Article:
A gamble on safety in Vegas

Times Staff Writer

A recently hired plumber was sent into the bowels of the Orleans hotel and casino last year to unplug a sewer pipe in a large grease trap -- an assignment that would be his last.

The hotel had no permit or training program to allow plumber Richard Luzier to enter a confined space where he might inhale poisonous sewer gas. He had no breathing apparatus or emergency rescue harness -- all routine precautions.

Luzier fell 12 feet and landed face down in fatty sewage. As supervisors watched, a second unprepared worker, Travis Koehler, went into the pit to help. He collapsed on top of Luzier. A third man, David Snow, was sent in.

By the time city rescue personnel could enter the trap, Snow was in a coma, heaped atop the first two men, who were dead. Snow woke 23 days later in the hospital with a tube down his throat and permanent disabling injuries.


Investigators at the Nevada Occupational Safety and Health Administration concluded that the casino, owned by Boyd Gaming Corp., had “willfully” violated safety rules.

The company had a previous violation involving such confined spaces. And the investigators found evidence that in 2001 a worker fell sick after working in a grease trap and was cared for in a hotel room for several days before being sent to a hospital, according to state records.

But when the investigators tried to formally cite the company after the two men’s deaths, Boyd attorneys pressed two political appointees overseeing Nevada OSHA, Mendy Elliott and D. Roger Bremner, for a less severe finding. In a private settlement conference, Bremner, administrator of the Nevada Division of Industrial Relations, knocked the finding down to “serious” rather than “willful,” according to state records. A willful finding could have exposed Boyd to civil suits, normally prevented by workers compensation law.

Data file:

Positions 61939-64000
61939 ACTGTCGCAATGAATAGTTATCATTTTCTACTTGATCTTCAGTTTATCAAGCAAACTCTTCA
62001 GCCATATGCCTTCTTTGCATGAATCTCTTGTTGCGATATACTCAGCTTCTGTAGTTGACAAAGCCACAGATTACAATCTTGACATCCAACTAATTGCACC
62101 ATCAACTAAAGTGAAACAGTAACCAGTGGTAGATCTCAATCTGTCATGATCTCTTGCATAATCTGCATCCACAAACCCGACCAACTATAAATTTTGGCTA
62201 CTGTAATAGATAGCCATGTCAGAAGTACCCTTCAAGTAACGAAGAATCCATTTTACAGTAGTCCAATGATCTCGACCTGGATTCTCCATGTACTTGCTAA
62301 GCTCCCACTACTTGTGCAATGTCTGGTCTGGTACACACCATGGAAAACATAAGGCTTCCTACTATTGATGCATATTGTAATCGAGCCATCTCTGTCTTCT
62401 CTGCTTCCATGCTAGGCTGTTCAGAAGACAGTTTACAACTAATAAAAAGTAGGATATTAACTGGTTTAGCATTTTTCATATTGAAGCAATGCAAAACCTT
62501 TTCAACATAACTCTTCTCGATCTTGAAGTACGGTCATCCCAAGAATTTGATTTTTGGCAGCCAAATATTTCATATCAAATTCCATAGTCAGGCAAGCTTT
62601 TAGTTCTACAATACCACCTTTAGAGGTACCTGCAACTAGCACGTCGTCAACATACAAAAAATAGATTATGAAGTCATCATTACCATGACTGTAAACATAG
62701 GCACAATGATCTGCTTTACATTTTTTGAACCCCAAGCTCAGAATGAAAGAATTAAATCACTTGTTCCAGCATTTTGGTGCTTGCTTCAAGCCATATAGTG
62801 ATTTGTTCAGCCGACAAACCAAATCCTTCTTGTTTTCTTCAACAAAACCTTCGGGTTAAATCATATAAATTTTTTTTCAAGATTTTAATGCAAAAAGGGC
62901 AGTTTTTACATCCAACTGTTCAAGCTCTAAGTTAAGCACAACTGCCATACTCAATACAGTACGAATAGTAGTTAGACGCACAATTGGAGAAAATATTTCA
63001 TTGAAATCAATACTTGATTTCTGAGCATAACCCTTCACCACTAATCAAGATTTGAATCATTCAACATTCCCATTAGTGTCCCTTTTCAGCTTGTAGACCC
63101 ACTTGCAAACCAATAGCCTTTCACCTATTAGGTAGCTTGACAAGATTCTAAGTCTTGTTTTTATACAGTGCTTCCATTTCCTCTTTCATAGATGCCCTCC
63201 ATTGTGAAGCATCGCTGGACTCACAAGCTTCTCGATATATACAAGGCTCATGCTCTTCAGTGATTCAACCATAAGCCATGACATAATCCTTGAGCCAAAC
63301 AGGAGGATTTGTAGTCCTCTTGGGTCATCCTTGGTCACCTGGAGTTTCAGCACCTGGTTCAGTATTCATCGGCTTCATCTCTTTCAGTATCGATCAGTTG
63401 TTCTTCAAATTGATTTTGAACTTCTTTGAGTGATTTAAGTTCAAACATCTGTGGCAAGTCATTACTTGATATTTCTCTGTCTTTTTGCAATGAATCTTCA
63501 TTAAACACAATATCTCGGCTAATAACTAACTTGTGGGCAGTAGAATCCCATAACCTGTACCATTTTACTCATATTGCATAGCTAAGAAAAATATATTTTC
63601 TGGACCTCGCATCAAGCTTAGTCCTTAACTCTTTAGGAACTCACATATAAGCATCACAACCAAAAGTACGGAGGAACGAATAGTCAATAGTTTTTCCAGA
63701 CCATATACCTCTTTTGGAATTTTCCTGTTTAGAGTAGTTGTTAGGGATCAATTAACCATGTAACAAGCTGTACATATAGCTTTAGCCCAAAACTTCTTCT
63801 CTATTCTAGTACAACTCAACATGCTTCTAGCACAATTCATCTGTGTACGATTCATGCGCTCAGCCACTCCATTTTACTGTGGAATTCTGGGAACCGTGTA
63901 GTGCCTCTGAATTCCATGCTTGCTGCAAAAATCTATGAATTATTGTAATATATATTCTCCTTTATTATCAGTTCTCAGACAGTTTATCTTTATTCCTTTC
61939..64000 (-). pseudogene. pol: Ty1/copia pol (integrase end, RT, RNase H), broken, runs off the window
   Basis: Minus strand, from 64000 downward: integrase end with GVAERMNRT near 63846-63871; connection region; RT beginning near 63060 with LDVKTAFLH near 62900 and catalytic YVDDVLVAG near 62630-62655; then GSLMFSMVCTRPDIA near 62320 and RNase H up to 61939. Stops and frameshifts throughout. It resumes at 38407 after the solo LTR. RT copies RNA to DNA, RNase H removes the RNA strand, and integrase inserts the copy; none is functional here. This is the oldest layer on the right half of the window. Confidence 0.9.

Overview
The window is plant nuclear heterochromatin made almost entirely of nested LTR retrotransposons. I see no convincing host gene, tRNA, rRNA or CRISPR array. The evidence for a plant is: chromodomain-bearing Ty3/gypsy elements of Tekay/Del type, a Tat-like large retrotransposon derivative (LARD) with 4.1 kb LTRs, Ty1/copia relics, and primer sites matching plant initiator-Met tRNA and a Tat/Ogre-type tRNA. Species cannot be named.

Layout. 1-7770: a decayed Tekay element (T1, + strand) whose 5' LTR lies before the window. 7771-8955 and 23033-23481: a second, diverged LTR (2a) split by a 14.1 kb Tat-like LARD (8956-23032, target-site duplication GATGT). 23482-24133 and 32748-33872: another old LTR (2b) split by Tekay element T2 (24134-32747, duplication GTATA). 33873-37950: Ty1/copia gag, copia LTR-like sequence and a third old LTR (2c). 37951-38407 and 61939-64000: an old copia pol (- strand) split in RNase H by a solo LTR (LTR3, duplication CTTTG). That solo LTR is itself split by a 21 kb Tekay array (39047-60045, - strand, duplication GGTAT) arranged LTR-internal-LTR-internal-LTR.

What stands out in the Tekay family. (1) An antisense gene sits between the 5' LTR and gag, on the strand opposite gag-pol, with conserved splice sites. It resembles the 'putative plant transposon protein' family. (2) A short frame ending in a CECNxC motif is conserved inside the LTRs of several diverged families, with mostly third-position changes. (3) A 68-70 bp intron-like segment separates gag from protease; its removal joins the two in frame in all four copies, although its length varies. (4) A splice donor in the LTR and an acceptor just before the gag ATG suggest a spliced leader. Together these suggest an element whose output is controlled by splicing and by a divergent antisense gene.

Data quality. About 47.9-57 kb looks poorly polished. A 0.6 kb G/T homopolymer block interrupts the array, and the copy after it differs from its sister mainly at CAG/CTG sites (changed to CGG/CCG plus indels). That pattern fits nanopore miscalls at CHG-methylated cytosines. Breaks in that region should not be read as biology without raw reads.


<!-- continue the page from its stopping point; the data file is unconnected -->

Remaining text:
“You don’t touch a casino in this state,” said Don Barker, the former safety director of Boyd Gaming. “I got paid to make things go away. I might go into a conference facing a $25,000 fine and leave with a $1,500 fine. This situation would never happen in any other state. The program has no teeth.”

Barker said he had asked for safety improvements at the Orleans before the accident but was blocked by management. Afterward, he quit in protest and now works as a safety official elsewhere in Las Vegas.

The Orleans accident was among the first in a streak of fatal accidents in Las Vegas buildings and construction sites that has taken a dozen lives in the last 16 months.

In case after case, the state has dropped or sharply reduced fines and penalties proposed by investigators, just as it did in the Orleans case. To some critics, the handling of the accidents has sent a message to the construction and gaming industries that they can disregard safety rules with near impunity.

The concern comes amid a building boom unlike anything in the city’s history. The Las Vegas area has $31 billion of construction underway and another $25 billion in the planning stages, according to Applied Analysis, an economic research company.


MGM Mirage is building the $9-billion CityCenter project with six hotel and condo towers, billed as the nation’s largest privately funded construction project.

But the frenetic pace has led to a spate of fatal accidents.

Until 2006, Nevada had a fatal accident rate in construction slightly higher than the national average of 12.3 per hundred thousand, according to the Bureau of Labor Statistics. But the 12 recent deaths could drive the state’s rate up when the 2007 numbers are computed.

As the problems in Nevada have unfolded, unions have walked off the job in protest. The U.S. Labor Department has sent a team to examine the state OSHA program. The U.S. House Education and Labor Committee is investigating. The Las Vegas Sun published a series of stories detailing a pattern of safety problems and lax enforcement.


And the Nevada Attorney General’s Office is conducting its own ethics probe into the conduct of Elliott and Bremner. Conrad Hafen, chief deputy attorney general, said his department would not comment on its ongoing investigation.